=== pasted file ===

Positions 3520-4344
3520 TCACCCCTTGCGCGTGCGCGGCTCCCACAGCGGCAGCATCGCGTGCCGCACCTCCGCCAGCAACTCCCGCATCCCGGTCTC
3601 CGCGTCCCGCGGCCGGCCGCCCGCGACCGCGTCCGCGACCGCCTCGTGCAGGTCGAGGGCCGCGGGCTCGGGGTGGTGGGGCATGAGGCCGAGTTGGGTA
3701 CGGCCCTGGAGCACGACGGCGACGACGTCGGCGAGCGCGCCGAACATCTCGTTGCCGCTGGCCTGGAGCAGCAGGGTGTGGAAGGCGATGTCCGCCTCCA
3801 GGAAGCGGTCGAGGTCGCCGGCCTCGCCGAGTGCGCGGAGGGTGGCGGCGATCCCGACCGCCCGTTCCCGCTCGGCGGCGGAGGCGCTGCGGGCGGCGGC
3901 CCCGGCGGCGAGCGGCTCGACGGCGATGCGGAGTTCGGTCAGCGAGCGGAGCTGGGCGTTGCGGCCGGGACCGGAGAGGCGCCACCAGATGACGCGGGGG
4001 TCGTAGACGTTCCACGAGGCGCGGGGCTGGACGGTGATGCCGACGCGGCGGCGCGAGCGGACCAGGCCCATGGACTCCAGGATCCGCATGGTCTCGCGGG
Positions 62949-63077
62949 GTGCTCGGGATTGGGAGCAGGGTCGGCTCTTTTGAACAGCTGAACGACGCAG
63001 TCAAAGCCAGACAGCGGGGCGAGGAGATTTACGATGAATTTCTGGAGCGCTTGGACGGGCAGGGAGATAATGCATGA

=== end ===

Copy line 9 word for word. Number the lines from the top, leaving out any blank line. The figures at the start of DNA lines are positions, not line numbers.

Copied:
62949 GTGCTCGGGATTGGGAGCAGGGTCGGCTCTTTTGAACAGCTGAACGACGCAG